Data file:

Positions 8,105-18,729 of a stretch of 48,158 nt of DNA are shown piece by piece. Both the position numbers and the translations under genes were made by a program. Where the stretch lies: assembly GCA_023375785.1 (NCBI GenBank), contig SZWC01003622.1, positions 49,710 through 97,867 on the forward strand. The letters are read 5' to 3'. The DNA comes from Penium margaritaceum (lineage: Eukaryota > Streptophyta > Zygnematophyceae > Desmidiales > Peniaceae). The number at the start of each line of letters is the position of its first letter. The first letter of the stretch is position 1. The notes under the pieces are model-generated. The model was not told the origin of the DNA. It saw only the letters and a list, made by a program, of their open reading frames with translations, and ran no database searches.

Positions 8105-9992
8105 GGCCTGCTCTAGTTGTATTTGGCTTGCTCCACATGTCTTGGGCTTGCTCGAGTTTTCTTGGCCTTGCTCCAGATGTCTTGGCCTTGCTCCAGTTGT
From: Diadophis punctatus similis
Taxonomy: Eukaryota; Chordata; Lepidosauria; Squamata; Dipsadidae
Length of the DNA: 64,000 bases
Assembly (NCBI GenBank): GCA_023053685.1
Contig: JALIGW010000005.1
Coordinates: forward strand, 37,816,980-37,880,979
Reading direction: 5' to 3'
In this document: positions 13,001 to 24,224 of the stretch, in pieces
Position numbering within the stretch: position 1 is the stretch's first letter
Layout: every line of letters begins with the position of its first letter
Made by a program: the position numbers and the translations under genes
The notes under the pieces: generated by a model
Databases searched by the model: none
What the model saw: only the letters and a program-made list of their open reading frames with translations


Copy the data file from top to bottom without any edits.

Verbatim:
Positions 8,105-18,729 of a stretch of 48,158 nt of DNA are shown piece by piece. Both the position numbers and the translations under genes were made by a program. Where the stretch lies: assembly GCA_023375785.1 (NCBI GenBank), contig SZWC01003622.1, positions 49,710 through 97,867 on the forward strand. The letters are read 5' to 3'. The DNA comes from Penium margaritaceum (lineage: Eukaryota > Streptophyta > Zygnematophyceae > Desmidiales > Peniaceae). The number at the start of each line of letters is the position of its first letter. The first letter of the stretch is position 1. The notes under the pieces are model-generated. The model was not told the origin of the DNA. It saw only the letters and a list, made by a program, of their open reading frames with translations, and ran no database searches.

Positions 8105-9992
8105 GGCCTGCTCTAGTTGTATTTGGCTTGCTCCACATGTCTTGGGCTTGCTCGAGTTTTCTTGGCCTTGCTCCAGATGTCTTGGCCTTGCTCCAGTTGT
From: Diadophis punctatus similis
Taxonomy: Eukaryota; Chordata; Lepidosauria; Squamata; Dipsadidae
Length of the DNA: 64,000 bases
Assembly (NCBI GenBank): GCA_023053685.1
Contig: JALIGW010000005.1
Coordinates: forward strand, 37,816,980-37,880,979
Reading direction: 5' to 3'
In this document: positions 13,001 to 24,224 of the stretch, in pieces
Position numbering within the stretch: position 1 is the stretch's first letter
Layout: every line of letters begins with the position of its first letter
Made by a program: the position numbers and the translations under genes
The notes under the pieces: generated by a model
Databases searched by the model: none
What the model saw: only the letters and a program-made list of their open reading frames with translations